Radical labor market reforms were initiated in the United Kingdom in the early 1980s. These reforms included legislation to curb industrial disputes and measures to decentralize wage bargaining. This paper evaluates the impact of these reforms on the growth of labor productivity, the responsiveness of employment to variations in output, the rate of wage inflation, and the trade-off between wage inflation and unemployment. The effects of the reforms on the aggregate economy and on the manufacturing sector are analyzed separately. The manufacturing sector is of particular interest as the legislation concerning unions had the most direct impact in manufacturing--where unions have traditionally had a stronger presence--than in other sectors.
The labor market reforms resulted in a significant increase in the rate of growth of labor productivity in manufacturing, but not in the aggregate economy. This paper argues that the increase in the growth rate of manufacturing productivity after 1980, as well as the improved speed of labor adjustment to variations in output, can be attributed largely to the success of the reforms in reducing industrial disputes and removing a number of structural impediments in the labor market.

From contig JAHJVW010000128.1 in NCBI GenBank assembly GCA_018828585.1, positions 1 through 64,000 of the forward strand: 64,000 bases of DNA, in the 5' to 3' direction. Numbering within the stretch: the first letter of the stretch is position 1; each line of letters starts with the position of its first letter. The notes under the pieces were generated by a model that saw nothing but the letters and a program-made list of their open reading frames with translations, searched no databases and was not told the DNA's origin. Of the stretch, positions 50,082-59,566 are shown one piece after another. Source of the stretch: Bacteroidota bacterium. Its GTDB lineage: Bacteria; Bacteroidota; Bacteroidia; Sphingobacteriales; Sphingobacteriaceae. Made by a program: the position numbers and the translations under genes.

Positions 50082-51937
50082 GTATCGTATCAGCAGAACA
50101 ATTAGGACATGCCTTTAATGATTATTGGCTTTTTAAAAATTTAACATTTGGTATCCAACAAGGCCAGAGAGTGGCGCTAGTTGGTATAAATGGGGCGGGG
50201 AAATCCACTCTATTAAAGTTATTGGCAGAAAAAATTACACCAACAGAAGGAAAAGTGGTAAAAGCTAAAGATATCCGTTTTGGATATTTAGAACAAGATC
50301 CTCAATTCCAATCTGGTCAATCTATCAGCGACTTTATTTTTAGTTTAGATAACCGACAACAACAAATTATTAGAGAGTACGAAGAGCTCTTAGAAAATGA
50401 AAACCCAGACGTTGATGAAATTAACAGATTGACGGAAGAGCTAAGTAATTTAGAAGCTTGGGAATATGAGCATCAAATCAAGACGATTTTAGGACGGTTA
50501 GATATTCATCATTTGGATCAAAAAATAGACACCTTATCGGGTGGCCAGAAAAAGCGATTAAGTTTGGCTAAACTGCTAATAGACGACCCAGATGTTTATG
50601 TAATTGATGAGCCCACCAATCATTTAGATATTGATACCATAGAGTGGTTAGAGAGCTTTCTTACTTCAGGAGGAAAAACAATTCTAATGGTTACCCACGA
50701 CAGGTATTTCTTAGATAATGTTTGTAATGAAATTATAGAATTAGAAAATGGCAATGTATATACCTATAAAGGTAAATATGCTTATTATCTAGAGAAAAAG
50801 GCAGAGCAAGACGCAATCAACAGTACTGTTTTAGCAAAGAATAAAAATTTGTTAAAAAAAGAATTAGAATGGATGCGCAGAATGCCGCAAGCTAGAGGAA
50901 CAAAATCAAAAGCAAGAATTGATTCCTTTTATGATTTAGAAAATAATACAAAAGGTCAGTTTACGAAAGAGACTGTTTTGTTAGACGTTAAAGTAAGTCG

However, the labor market reforms did not succeed in moderating real wage growth or improving the trade-off between wage inflation and unemployment. This is attributed to two main factors. First, unlike a fully market-based system, a decentralized wage-bargaining system with unions is unlikely to produce wage moderation. Second, when relative wage comparisons are an important part of the bargaining norms, decentralized bargaining may prove more inflationary than a system with some implicit coordination. Both standard econometric techniques and recent developments in labor market theory are used to support these arguments.